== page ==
The Queensland Resources Council (QRC) today welcomed the State Government’s decision to approve an $82 million extension to the Isaac Plains metallurgical coal mine near Moranbah, calling it a huge vote of confidence in Queensland’s high quality coking coal industry.
QRC Chief Executive Ian Macfarlane said metallurgical coal prices were currently at record highs due to a surge in world steel production.
According to the latest Resources and Energy Quarterly report, the value of Australian metallurgical coal exports is forecast to reach almost $32 billion by 2022-23.
Volume-wise, exports of metallurgical coal are expected to increase from 171 million tonnes to 186 million tonnes by 2022-23 due to increased demand from rapidly modernising South-East Asian economies.
Mr Macfarlane said mine owner Stanmore Resources’ plans to expand output from its Isaac Plains complex was great news for every Queenslander, with its new open cut mine project expected to contribute $200 million in royalties to the state budget over its 10-year life span.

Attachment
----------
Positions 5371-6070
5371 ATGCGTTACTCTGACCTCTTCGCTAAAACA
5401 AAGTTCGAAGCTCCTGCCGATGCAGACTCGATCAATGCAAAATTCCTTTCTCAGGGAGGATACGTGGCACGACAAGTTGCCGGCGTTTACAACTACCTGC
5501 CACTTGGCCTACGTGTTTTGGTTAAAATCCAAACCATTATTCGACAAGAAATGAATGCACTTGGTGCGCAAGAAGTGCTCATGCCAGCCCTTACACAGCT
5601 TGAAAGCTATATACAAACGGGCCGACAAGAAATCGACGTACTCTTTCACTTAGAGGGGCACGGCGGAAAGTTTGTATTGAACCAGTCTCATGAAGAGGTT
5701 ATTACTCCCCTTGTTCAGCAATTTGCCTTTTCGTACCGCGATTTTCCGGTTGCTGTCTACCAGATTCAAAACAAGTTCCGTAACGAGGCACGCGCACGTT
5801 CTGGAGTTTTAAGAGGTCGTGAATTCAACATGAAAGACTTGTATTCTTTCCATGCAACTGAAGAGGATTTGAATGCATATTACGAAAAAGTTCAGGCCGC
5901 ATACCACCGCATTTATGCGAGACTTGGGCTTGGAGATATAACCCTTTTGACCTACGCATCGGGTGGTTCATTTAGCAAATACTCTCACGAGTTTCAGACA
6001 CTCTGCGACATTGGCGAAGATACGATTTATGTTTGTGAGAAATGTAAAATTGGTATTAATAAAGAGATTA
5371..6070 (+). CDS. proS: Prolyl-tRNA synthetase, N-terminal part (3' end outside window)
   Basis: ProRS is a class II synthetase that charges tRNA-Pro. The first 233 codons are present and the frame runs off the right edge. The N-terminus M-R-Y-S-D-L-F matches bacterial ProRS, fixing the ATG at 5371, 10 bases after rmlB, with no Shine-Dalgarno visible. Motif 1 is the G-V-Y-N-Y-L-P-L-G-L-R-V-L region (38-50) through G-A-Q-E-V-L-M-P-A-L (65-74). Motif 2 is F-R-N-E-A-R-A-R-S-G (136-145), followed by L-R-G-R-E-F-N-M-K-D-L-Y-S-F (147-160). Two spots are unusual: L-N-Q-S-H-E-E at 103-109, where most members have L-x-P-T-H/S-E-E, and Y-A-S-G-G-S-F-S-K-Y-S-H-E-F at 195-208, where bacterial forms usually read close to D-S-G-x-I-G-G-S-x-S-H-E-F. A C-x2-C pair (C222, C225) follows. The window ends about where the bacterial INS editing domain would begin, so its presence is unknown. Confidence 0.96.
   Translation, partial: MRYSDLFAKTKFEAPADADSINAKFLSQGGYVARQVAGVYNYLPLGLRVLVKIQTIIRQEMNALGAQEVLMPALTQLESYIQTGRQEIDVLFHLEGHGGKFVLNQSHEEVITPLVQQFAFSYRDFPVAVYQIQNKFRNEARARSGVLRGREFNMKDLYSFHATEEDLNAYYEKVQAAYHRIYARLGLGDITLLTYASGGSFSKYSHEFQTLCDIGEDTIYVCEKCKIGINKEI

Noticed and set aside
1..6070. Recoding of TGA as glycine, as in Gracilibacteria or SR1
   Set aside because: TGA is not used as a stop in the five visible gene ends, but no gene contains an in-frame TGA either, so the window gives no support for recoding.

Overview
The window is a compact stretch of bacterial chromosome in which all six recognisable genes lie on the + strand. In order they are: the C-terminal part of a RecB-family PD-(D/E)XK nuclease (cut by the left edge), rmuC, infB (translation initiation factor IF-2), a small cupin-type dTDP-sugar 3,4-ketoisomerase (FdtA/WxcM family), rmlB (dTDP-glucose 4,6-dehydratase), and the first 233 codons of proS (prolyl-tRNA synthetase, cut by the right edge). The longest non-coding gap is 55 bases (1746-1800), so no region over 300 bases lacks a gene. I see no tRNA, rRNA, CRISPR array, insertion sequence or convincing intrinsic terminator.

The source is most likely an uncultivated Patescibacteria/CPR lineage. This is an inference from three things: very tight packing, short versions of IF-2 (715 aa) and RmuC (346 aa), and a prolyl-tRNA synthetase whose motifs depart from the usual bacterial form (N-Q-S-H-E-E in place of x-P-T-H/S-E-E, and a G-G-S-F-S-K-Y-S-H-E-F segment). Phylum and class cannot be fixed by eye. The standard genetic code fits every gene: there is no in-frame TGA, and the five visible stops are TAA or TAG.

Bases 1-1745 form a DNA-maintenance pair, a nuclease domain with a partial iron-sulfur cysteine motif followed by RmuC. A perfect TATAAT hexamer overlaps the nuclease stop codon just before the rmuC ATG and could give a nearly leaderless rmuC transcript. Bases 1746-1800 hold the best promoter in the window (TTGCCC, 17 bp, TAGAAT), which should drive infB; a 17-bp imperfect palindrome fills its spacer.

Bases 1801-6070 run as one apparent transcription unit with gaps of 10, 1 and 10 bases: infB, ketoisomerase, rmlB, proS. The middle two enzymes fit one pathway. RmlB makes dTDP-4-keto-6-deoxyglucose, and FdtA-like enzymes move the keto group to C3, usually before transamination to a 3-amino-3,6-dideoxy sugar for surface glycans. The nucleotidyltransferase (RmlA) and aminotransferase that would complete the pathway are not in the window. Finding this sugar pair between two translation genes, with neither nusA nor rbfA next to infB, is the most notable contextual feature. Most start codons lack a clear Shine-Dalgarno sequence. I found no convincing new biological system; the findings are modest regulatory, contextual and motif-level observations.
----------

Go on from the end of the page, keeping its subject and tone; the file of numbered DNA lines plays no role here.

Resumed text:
“Mining royalties help pay for the essential government services that every Queenslander needs and benefits from,” he said.
“That’s why it’s been so essential for the resources sector to keep working, earning and employing its way through the Covid-19 pandemic, because so many jobs and businesses rely on resources companies for their income.
“We take this responsibility very seriously, which is why our companies have gone above and beyond to follow Queensland Health protocols so we can continue to keep our workforce and the communities in which they live and work safe.”
Mr Macfarlane said the injection of 250 new construction jobs at Isaac Plains, plus ongoing work for 300 workers currently employed at the site and new supply chain opportunities, will stimulate growth in Central Queensland, which will flow through to the state economy.
The QRC is Queensland’s peak body for coal, metal and gas explorers, producers and suppliers across the resources sector. It contributes one in every five dollars to the state economy, supports one in six Queensland jobs, supports more than 15,000 businesses and contributes to more than 1,200 community organisations – all from 0.1 percent of Queensland’s land mass.
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